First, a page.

Google Duplex AI reservations to start this quarter

Google Duplex, the artificial intelligence-based reservation-by-phone service the company introduced at its I/O 2018 conference, will launch in New York, Atlanta, Phoenix and San Francisco by the end of the year. Pixel phone users will get the first opportunity to use the service.

Restaurants supporting Duplex reservations will list that support on their Google Maps listing while Google Assistant will be able to process the request for end users.

Duplex uses natural vocal processing including tonal changes and filler words like “um” and “ah” when making calls on behalf of Google users to restaurants to ask for tables at certain times. When it reaches an impasse where it cannot handle an interaction, Duplex passes the conversation onto a Google call center.

It was initially tested on restaurants without an in-call disclosure, but, as WIRED reports, Duplex will roll out with a simple disclosure statement at the start of the conversation, noting that it will record the call.

Google project lead Nick Fox expects that Duplex will stimulate more adoption of online reservation systems. Those without may suffer from less traffic.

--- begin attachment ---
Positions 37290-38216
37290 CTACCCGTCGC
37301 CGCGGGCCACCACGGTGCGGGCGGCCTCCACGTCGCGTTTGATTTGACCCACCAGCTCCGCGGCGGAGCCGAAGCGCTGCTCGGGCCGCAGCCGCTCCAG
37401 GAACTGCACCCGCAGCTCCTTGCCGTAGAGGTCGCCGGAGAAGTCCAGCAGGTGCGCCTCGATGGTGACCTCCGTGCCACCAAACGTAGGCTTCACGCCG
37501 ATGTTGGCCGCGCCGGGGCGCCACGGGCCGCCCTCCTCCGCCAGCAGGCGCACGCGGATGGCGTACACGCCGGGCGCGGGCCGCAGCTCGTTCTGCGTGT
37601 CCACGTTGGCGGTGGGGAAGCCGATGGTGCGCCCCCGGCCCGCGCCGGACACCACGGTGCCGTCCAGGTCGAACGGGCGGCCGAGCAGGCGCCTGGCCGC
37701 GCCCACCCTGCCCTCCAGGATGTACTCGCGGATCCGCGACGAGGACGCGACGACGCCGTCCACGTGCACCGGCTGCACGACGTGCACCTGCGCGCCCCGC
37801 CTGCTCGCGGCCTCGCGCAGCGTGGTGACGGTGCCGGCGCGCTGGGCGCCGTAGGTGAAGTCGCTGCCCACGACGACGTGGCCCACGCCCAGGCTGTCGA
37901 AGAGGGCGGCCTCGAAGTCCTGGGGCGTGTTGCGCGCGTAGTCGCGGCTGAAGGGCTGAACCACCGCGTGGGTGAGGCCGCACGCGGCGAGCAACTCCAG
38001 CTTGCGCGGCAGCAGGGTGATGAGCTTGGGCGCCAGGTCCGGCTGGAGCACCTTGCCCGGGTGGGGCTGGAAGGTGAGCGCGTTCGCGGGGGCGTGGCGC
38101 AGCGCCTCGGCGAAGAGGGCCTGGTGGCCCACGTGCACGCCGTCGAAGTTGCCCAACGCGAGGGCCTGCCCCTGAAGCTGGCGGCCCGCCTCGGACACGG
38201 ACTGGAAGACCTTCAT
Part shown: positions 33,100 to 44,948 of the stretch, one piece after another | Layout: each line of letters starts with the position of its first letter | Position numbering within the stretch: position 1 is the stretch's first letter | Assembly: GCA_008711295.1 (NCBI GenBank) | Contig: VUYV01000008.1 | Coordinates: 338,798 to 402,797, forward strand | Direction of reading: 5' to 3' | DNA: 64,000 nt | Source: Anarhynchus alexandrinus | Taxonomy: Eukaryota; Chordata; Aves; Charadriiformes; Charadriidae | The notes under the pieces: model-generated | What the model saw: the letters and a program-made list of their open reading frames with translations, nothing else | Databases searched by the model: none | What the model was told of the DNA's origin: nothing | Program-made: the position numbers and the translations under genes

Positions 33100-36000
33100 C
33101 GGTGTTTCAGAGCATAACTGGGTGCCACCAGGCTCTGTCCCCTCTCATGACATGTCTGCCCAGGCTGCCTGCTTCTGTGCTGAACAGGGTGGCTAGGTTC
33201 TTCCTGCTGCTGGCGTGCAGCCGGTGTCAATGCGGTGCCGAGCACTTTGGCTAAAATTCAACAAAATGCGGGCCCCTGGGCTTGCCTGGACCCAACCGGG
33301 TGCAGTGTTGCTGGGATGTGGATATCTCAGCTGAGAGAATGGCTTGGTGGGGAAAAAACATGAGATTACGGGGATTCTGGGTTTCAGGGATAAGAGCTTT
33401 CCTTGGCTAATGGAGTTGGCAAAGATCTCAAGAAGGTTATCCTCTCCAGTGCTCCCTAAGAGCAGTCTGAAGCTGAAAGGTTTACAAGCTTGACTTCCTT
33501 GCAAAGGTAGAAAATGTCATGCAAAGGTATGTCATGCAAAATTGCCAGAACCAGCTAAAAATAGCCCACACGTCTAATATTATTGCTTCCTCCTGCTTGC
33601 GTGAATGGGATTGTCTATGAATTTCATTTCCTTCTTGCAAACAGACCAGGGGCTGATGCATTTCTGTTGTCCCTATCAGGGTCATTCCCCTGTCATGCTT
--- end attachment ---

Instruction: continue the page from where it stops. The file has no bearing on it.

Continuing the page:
“Those businesses lose out because people say ‘Unless I can book this online I’m not going to book,'” Fox said.

However, the foodservice industry is anxious because it has seen no advance cooperation with Google.

“If you truly believe this is going to be helpful, why not work with us?,” said Gwyneth Borden of the Golden Gate Restaurant Association.

When reached for comment, Google said it would begin contacting organizations.

Consumer advocates are working on legislation to have bot callers identify themselves as such to avoid any misrepresentations and deception.

Share This Post

Watch the Latest Pocketnow Videos

About The Author
Jules Wang
Jules Wang is News Editor for Pocketnow and one of the hosts of the Pocketnow Weekly Podcast. He came onto the team in 2014 as an intern editing and producing videos and the podcast while he was studying journalism at Emerson College. He graduated the year after and entered into his current position at Pocketnow, full-time.